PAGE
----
Back in the 80s, ‘Gotya’ was the toast of the town, especially in central Mumbai. Larger-than-life posters at every street corner besides pictures and write-ups in local newspapers had made him a household name. Tall, dark and well-built, he was a ‘raider’ par excellence and opponents who attempted to ‘capture’ him were either summarily thrown away or were made to clutch at thin air as he made good his escape with a somersault.
Every time he entered a kabaddi arena, there was a huge roar from the crowd — who sometimes numbered eight to ten thousand for a local event. ‘Gotya’ hardly ever disappointed his fans and was carried home on their shoulders after a successful campaign. Everybody knew ‘Gotya’ and you didn’t have to ask where he lived in Lalbaug.
The Parel-Lalbaug area of Mumbai was where all the top kabaddi players of the state resided. Most of them were sons of textile-workers who were jobless after the mills decided to close shop, one after another, following labour problems. Excelling in kabaddi at the club level, therefore, and getting employment in banks, the railways or in some of the top, sports-minded private and public sector companies was every boy’s dream.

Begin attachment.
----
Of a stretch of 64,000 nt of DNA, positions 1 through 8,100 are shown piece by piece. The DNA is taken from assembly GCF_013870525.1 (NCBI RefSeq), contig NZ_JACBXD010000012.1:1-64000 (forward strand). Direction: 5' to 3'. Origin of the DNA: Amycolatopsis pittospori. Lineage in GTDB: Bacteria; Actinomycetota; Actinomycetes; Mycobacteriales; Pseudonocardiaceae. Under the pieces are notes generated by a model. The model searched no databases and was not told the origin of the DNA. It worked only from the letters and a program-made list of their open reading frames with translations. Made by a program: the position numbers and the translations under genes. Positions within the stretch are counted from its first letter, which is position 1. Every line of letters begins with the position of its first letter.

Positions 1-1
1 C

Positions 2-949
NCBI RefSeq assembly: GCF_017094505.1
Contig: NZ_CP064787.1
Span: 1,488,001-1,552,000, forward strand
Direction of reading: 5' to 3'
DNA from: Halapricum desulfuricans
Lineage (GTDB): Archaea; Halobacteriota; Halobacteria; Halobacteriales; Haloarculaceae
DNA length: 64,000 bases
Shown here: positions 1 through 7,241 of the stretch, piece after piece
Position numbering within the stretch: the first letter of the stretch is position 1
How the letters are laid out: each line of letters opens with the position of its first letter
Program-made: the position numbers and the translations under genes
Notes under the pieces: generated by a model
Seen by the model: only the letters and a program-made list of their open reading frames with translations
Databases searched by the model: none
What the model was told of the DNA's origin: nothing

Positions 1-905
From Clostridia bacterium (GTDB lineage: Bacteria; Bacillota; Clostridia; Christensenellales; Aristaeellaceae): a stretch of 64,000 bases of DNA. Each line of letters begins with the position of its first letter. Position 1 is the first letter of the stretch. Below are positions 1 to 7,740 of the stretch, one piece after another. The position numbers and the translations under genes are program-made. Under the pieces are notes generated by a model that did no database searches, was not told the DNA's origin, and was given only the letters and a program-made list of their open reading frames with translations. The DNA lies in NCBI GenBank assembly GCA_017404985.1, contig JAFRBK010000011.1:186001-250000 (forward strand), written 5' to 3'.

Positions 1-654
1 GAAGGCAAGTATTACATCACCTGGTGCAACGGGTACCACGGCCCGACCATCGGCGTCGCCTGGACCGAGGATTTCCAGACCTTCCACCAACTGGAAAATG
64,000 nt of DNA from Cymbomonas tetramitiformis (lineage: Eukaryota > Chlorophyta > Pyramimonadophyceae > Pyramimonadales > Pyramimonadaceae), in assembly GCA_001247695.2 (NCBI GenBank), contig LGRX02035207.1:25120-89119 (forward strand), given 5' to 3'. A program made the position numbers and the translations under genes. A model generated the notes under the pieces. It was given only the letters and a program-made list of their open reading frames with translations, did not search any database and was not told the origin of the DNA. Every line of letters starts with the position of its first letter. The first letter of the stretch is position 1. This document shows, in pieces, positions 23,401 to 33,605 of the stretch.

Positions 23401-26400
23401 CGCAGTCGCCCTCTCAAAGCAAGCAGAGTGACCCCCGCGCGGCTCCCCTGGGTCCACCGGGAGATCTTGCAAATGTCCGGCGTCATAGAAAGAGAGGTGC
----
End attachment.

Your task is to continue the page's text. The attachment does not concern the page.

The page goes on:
For the less talented here, back in the ‘80s, there was also the dubious way of earning a living. They could run ‘errands’ for one of the several underworld kings of the area. ‘Gotya’ recalls with horror his underworld jaunts, as a novice, before he was picked by one of the top corporates to represent them in inter-company events.
Selling off his tenement in Lalbaug, Gotya moved to Thane more than a decade ago. Disillusioned, he hadn’t watched a kabaddi match for ages and had lost touch with his friends and teammates. Now, with the Pro Kabaddi League on, he religiously watches U Mumba play. These matches bring back nostalgic memories of the time when he had his own fan following and they allow him to relive those ‘magic moments’ of old.
The game now has an up-market audience